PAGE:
The Rockets' biggest weakness this season is inexcusable

N.B. Lindberg
Golden State Warriors v Houston Rockets
Golden State Warriors v Houston Rockets / Alex Bierens de Haan/GettyImages
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The Rockets’ league-worst transition is a choice

All told, the Rockets’ league-worst transition offense and defense is costing them dearly. Per game, the Rockets are outscored 27.3 to 15.1 in transition alone, good for a -12.2 point margin. For a team that is outscored by 7.35 points per game, it’s not hard to see the glaring area where they’re losing games.

Coaches will tell you that fixing transition defense is all about effort, but that’s not always true, and I don’t know if it applies to these Rockets. With their proclivity to crash the offensive glass and turn it over, the Rockets are always going to allow more transition opportunities than average. However, cranking up their transition offense should be as easy as saying, “Hey, let’s push it.” 

Even with the league’s worst transition efficiency, the Rockets boosting their transition volume will improve their overall offense. These are the Rockets’ points per possession in some non-transition playtypes: pick and roll ball handler (0.77), isolations (0.99), post ups (0.88), and hand offs (0.94). These plays account for 37.1% of the Rockets’ possessions and are all worse or just as bad options as 0.99 points per possession in transition.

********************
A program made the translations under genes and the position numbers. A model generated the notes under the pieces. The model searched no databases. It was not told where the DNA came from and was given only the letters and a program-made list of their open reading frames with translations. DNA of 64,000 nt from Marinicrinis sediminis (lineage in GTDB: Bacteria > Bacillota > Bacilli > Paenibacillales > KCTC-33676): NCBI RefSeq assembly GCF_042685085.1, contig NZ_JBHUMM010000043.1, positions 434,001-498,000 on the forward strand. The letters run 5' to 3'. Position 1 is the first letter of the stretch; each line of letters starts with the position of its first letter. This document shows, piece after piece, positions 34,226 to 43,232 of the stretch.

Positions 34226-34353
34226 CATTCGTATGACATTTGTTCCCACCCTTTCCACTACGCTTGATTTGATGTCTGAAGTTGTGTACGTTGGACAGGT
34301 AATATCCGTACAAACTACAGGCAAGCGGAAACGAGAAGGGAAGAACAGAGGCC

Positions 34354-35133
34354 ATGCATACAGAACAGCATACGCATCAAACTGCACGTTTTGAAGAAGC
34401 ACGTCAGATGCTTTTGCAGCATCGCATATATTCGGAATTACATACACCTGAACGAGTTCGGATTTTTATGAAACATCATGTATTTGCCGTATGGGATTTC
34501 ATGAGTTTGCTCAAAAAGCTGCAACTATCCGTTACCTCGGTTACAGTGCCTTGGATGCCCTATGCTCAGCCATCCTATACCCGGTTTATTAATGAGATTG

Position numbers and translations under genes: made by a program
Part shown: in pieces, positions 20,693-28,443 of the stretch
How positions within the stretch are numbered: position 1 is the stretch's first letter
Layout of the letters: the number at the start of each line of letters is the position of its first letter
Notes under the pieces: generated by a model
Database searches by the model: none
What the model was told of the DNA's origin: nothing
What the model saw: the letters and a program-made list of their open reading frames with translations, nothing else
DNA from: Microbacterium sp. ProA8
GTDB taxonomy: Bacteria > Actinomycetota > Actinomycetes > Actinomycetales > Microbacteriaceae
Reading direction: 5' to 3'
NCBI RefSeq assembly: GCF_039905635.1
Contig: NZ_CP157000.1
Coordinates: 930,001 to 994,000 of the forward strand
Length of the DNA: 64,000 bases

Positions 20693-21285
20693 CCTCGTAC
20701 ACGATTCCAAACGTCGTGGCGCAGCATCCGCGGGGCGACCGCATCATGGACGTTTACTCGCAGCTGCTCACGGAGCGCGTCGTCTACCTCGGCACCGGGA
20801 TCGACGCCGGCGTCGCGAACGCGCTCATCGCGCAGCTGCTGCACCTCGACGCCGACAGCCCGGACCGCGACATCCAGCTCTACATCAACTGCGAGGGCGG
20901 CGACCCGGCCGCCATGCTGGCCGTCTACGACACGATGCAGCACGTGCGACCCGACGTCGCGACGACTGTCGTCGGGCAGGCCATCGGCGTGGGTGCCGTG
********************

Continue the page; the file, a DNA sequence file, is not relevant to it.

The Rockets are fighting a losing battle. It’s a small miracle that they aren’t the worst team in the league while simultaneously owning the worst transition defense and offense. Any marginal improvements on either end could see them improve significantly in offensive and defensive rating. 

The personnel to be a fun up-tempo offense is there. Youth may lead to turnovers, poor rotations, and all sorts of basketball blunders, but it does come with speed, energy, and recovery. For years I’ve heard that youth is wasted on the young. It should be youth is wasted on the Rockets. 

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Simply put, the Rockets’ transition problems are inexcusable. The only explanations are it’s a deliberate tactic to tank, they want to focus heavily on developing their players’ half-court abilities, or the coaching is a mess. I can’t speculate which one is the culprit, but it doesn’t change the fact that the Rockets are the worst transition team in the NBA, and they shouldn’t be.